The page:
The movie, Mariya, directed by Ali Nuhu, deals with the boiling issue of girl-child marriage in Hausa land. The film received outstanding publicity, thanks to its amazing songs. It tells the story of eponymic Mariya (acted by Maryam Yahaya) who is accused of killing her aged husband, Baba Karkuzu and his obsequious friend, Musa Maisana’a, with poison. She is, before the forced marriage, deeply in love with Abdullahi (Umar M. Sharif), though she dreams to study medicine. It is discovered later that she is not responsible for the murder, his other wife, Hadiza Muhammad is. She does that to end his rampant marriages and divorces as he fails to cater for the many children there already are in the house.
The film’s biggest shortcoming is its vague plot. In general, the film is very topical and timely. The actors did well. Maryam Yahaya, as usual, did outstandingly. The performances of the rogue, Talle (Garzali Miko); veteran Baba Karkuzu, and avaricious Bala (Alhassan Kwalle) are especially impressive. Likewise, the crew is outstanding. The editing, lighting and costuming also deserve a particular mentioning.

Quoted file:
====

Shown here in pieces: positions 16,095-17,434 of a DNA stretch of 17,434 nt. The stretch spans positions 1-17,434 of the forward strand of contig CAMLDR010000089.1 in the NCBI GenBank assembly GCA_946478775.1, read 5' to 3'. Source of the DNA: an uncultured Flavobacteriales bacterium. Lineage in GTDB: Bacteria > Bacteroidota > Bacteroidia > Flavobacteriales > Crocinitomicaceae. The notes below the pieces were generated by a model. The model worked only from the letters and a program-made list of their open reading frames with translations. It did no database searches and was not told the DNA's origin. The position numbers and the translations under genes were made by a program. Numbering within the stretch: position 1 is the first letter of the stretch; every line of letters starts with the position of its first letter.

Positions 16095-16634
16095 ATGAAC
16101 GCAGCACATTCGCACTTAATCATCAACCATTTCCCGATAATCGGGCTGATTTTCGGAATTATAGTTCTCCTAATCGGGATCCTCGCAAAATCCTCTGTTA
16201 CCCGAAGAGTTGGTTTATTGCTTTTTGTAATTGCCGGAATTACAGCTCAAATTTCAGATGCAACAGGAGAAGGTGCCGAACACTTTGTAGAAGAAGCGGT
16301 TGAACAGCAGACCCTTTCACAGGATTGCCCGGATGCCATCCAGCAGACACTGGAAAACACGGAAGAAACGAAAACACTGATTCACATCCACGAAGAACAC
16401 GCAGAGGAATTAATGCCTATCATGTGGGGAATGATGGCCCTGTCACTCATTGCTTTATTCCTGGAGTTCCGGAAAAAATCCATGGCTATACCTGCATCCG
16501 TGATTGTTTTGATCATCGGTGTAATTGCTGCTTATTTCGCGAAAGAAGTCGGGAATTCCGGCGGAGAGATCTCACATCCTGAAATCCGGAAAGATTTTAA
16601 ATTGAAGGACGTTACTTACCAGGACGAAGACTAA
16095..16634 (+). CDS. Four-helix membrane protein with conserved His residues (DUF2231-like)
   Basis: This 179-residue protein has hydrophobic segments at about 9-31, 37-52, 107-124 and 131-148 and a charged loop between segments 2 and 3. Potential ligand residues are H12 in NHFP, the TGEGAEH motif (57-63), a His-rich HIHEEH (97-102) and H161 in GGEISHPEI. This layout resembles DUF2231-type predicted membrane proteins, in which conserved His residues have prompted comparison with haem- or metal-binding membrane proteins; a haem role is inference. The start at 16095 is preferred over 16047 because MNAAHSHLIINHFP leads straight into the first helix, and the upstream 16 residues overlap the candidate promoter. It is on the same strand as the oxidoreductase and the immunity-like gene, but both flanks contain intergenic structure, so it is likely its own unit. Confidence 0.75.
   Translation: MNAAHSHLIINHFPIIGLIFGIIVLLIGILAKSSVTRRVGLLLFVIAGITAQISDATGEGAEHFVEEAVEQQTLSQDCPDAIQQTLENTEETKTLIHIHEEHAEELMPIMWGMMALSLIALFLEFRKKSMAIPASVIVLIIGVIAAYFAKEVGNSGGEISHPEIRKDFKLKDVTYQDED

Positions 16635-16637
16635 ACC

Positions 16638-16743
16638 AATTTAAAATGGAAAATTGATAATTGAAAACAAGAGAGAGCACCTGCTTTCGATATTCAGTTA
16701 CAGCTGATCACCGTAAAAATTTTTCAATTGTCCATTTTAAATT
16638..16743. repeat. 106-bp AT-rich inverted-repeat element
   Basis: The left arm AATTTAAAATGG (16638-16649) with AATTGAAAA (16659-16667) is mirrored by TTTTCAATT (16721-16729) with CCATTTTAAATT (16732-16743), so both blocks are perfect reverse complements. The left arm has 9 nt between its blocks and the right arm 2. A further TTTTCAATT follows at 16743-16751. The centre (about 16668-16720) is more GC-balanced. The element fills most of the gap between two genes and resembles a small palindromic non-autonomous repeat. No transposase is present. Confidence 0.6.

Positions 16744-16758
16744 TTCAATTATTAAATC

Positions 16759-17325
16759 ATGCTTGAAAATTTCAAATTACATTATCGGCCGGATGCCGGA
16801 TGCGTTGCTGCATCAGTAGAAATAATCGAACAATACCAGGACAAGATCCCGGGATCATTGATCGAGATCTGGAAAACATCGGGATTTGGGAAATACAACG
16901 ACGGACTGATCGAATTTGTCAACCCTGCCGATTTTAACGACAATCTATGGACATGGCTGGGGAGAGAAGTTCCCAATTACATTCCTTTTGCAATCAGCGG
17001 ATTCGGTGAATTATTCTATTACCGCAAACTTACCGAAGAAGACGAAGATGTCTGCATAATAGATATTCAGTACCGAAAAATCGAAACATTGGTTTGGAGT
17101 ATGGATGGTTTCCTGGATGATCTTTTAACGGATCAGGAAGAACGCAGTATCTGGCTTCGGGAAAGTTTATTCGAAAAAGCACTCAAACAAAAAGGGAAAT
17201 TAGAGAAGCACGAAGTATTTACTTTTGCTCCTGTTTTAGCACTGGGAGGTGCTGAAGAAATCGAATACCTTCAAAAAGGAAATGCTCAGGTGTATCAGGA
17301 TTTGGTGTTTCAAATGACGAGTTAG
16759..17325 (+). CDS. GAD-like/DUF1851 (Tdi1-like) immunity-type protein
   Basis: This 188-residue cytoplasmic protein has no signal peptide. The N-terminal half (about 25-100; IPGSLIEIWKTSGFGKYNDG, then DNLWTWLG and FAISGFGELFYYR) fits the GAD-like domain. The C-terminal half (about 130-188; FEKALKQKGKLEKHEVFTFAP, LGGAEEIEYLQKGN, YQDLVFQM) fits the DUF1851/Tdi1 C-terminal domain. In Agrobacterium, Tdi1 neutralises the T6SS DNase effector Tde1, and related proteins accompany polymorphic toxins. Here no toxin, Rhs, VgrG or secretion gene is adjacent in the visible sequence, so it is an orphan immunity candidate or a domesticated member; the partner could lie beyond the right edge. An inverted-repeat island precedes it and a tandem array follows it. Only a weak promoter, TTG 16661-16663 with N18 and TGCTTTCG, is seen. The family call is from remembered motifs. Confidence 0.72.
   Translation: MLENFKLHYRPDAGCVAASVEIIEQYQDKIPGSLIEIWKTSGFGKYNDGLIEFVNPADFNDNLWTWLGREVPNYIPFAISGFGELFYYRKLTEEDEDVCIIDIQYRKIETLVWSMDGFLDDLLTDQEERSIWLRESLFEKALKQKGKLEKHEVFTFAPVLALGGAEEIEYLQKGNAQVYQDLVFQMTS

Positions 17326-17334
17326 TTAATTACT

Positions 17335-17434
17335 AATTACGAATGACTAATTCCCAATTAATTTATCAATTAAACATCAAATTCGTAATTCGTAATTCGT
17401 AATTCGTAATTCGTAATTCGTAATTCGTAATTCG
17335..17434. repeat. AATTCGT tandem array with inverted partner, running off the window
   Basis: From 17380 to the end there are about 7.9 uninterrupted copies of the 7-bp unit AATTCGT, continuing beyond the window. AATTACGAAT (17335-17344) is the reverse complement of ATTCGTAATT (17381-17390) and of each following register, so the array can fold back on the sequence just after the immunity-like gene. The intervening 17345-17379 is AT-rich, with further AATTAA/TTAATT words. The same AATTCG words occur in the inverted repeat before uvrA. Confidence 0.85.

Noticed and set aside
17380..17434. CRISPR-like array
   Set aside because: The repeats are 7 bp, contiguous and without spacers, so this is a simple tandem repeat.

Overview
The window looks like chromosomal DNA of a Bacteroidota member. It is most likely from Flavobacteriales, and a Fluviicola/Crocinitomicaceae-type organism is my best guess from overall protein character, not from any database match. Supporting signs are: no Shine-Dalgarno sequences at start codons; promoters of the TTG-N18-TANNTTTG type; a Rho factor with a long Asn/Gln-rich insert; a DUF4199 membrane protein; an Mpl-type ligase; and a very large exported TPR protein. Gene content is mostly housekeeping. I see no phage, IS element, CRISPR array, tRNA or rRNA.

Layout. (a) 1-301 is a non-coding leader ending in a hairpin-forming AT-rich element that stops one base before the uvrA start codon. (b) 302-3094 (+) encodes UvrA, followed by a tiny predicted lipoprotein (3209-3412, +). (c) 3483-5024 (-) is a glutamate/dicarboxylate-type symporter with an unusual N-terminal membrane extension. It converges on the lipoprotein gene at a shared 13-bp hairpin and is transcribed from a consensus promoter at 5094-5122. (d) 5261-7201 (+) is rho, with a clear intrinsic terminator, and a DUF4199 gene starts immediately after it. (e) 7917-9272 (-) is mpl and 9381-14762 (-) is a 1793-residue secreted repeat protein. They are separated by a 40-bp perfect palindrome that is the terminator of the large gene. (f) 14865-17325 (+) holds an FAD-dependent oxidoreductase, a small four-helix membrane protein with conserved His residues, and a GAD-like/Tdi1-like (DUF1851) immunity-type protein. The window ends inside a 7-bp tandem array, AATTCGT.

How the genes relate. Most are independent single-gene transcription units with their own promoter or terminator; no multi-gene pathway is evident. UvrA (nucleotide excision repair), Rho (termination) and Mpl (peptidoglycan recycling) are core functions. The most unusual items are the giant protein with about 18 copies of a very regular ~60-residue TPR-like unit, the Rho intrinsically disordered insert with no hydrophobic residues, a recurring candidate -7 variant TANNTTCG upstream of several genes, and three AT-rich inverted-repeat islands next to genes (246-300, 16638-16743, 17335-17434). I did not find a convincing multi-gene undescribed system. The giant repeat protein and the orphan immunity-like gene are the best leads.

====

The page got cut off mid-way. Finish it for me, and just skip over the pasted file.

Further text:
7. Larai Ko Jummai
The co-wives’ struggle is not a distinctive subject in Kannywood. However, focusing on their children is. Jummai (Amal Umar) and Larai (Maryam Yahaya) are stepsisters. While Jummai’s mother (Ladidi Fagge) is unrepentantly troublesome, Larai’s is the opposite. Their husband, acted by Bashir Nayaya, is always patient with both. As it often happens in villages, their cousins (Abdul M. Sharif and Garzali Miko), who are very close friends fall in love with the two sisters. However, as Garzali looks richer because he works in the city, Fagge machinates until he is forced to marry her daughter. Things change overnight, and Abdul becomes more successful after he follows his bosom friend to the city.